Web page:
Exit polling data may hold the key to Trump's big upset

As the race for the final electoral votes drew to a close Wednesday morning, focus turned to exit polling data to help make sense of what appeared to be an impending upset victory by Republican nominee Donald Trump, which went unpredicted by nearly every poll.

CNN exit polling data showed that Democratic nominee Hillary Clinton — despite being the favoured candidate among black and Hispanic voters — won just 88% of the black vote, down from President Obama’s 93% support in 2012.

Trump, on the other hand, won 8% of the black vote, up from Mitt Romney’s 6% in the previous presidential election.

Latino support also appeared to be less robust than initially expected. A surge in early voter turnout among Hispanics in states such as Florida had boosted expectations that the demographic would help carry Clinton to resounding victories in the swing states.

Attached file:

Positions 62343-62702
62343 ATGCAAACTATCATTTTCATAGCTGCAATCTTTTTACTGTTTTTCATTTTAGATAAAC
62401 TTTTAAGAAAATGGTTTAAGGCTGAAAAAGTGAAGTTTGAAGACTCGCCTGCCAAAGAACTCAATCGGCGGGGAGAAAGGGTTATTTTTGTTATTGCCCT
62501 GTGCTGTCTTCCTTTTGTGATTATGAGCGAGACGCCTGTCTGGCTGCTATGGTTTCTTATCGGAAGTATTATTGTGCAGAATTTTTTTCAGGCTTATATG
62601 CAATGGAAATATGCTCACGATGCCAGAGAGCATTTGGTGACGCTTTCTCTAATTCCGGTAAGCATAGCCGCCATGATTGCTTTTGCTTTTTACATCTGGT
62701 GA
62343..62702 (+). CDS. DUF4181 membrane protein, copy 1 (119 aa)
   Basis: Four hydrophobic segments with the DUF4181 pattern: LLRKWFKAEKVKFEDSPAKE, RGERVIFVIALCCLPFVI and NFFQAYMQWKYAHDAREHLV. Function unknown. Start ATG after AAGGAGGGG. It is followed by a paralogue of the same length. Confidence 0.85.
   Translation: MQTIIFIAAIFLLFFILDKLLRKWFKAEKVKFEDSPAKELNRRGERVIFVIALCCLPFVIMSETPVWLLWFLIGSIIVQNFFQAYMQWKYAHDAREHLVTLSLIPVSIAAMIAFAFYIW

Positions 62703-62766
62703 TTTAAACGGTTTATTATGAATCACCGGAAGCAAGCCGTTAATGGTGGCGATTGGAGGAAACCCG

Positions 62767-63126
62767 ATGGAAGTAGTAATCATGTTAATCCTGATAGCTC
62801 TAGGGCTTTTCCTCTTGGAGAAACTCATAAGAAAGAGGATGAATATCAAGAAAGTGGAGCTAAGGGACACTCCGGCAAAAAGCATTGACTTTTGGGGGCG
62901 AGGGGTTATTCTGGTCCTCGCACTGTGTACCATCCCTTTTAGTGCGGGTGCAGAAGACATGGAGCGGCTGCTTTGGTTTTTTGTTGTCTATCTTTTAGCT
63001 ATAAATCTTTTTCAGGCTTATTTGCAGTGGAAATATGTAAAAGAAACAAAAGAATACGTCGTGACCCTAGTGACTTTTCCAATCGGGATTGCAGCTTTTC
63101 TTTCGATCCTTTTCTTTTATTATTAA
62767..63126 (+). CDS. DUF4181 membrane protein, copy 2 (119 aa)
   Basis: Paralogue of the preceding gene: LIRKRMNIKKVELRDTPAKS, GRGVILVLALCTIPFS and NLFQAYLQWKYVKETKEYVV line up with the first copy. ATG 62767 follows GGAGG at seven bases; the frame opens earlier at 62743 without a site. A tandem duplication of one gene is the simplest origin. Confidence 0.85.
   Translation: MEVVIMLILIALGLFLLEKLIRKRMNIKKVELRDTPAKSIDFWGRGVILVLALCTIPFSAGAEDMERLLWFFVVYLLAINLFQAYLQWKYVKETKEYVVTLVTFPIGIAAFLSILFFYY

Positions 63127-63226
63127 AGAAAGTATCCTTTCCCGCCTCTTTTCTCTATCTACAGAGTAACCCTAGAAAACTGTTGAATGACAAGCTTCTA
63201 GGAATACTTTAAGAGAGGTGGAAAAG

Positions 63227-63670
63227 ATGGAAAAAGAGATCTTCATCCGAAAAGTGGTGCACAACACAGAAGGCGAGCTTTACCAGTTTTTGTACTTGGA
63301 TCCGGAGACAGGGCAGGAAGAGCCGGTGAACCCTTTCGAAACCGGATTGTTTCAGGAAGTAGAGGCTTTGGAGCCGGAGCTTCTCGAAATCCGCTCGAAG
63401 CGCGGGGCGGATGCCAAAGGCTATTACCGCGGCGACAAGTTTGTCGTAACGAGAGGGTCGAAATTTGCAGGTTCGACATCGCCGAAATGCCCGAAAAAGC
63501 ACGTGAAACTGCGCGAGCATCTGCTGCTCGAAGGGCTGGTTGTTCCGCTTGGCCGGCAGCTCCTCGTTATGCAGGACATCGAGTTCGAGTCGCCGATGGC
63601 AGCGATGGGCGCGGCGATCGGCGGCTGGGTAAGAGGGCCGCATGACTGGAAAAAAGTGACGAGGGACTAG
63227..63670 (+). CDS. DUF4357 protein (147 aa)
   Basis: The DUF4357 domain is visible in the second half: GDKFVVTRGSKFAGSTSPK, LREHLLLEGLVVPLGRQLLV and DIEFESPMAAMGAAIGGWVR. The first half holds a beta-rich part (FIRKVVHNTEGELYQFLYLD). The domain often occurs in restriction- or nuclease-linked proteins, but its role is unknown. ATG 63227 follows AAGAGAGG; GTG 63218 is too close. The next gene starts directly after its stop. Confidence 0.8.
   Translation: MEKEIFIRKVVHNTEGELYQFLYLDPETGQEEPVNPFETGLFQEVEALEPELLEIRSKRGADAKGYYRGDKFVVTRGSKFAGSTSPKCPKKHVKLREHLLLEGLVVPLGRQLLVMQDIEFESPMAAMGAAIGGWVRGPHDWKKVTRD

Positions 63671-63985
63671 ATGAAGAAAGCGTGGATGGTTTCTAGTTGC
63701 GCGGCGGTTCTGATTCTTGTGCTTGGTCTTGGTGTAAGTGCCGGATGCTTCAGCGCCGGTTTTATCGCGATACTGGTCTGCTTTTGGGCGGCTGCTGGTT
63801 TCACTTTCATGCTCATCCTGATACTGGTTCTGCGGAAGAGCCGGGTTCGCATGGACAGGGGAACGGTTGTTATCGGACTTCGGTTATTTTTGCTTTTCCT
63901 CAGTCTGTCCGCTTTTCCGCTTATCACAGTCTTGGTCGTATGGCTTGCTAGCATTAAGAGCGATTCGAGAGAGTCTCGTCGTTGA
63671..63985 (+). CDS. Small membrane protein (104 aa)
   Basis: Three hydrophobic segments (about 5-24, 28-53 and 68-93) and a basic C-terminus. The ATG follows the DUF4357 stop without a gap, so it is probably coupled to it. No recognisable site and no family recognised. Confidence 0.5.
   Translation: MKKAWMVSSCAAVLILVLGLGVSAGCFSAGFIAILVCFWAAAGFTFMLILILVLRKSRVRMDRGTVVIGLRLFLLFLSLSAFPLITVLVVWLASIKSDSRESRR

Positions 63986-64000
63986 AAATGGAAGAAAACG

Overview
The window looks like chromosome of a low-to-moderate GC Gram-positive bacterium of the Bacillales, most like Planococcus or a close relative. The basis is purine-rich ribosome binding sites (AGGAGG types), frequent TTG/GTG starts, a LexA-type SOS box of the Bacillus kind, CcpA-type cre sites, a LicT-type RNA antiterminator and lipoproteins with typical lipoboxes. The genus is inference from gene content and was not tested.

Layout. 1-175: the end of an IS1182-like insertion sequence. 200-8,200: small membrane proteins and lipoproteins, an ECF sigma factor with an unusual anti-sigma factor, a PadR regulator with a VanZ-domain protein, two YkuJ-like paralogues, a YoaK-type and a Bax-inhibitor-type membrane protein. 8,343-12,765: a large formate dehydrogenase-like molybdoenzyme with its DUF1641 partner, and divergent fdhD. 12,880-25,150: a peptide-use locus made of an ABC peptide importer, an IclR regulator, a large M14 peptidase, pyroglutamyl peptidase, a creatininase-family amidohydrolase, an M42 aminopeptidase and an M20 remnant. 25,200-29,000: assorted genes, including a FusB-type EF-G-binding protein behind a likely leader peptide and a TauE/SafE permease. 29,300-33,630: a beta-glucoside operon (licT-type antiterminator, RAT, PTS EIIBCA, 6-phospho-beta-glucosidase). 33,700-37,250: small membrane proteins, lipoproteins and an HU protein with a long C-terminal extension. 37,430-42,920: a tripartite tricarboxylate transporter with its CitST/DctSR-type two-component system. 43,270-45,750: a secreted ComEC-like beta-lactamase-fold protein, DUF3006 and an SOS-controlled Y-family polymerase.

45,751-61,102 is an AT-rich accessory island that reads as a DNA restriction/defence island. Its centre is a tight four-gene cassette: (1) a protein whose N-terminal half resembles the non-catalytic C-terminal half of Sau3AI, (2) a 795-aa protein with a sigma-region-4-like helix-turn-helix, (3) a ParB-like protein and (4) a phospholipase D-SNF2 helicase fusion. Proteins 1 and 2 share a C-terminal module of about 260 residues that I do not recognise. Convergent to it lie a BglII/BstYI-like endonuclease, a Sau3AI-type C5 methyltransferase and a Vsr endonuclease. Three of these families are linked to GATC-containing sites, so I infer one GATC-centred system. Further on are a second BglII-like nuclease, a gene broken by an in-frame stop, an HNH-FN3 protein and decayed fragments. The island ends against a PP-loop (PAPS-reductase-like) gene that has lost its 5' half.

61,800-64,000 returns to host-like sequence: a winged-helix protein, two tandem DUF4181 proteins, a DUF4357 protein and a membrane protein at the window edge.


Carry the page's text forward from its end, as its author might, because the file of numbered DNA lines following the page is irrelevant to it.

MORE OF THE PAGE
But CNN’s exit polling shows that Clinton won just 65% of the Latino vote, while Trump received 29%. The numbers show a stark departure from the demographic which voted for Obama over Romney 71% to 27%.

The gender gap between candidates was also not as steep a divide as expected. Clinton won 54% to Trump’s 42%, exit polling shows.

Clinton also won over far less of the youth vote than Obama did in 2012 — Clinton won 55% of the 18-29 age group, whereas Obama won the same group with 60% of their vote.

Some polling experts, however, have urged caution in lending too much credence to exit poll results.

Nate Silver, editor-in-chief of FiveThirtyEight, noted that exit polls had done an “awfully bad job tonight,” as they initially suggested a landslide victory for Clinton.

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